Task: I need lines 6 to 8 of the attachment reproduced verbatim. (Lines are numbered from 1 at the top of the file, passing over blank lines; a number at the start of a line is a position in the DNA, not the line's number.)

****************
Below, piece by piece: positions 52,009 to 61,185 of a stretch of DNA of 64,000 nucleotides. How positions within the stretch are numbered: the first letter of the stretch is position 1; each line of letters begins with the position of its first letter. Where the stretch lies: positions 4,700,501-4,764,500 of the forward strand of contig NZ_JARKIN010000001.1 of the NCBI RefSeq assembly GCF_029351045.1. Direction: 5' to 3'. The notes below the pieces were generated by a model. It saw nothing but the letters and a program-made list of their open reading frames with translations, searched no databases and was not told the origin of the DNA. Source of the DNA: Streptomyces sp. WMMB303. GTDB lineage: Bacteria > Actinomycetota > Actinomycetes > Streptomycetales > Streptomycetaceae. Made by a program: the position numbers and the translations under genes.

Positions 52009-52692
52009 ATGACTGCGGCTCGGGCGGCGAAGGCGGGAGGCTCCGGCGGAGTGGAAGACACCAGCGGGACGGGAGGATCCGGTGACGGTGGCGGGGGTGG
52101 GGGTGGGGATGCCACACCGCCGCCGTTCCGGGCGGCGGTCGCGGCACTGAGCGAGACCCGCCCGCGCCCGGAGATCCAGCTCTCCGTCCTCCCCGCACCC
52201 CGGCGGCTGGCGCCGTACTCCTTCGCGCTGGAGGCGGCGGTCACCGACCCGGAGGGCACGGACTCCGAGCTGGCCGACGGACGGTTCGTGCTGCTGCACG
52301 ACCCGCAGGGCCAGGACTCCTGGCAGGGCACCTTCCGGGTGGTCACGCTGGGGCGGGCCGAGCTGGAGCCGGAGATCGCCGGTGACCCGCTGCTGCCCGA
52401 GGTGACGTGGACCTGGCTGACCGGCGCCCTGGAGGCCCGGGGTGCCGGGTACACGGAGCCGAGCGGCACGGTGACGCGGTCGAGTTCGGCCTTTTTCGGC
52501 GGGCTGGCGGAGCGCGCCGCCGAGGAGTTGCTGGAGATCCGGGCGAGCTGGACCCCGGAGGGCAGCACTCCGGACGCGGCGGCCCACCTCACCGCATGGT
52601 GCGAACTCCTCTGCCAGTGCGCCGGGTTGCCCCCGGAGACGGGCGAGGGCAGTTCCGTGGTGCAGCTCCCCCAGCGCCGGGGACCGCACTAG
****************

52301 ACCCGCAGGGCCAGGACTCCTGGCAGGGCACCTTCCGGGTGGTCACGCTGGGGCGGGCCGAGCTGGAGCCGGAGATCGCCGGTGACCCGCTGCTGCCCGA
52401 GGTGACGTGGACCTGGCTGACCGGCGCCCTGGAGGCCCGGGGTGCCGGGTACACGGAGCCGAGCGGCACGGTGACGCGGTCGAGTTCGGCCTTTTTCGGC
52501 GGGCTGGCGGAGCGCGCCGCCGAGGAGTTGCTGGAGATCCGGGCGAGCTGGACCCCGGAGGGCAGCACTCCGGACGCGGCGGCCCACCTCACCGCATGGT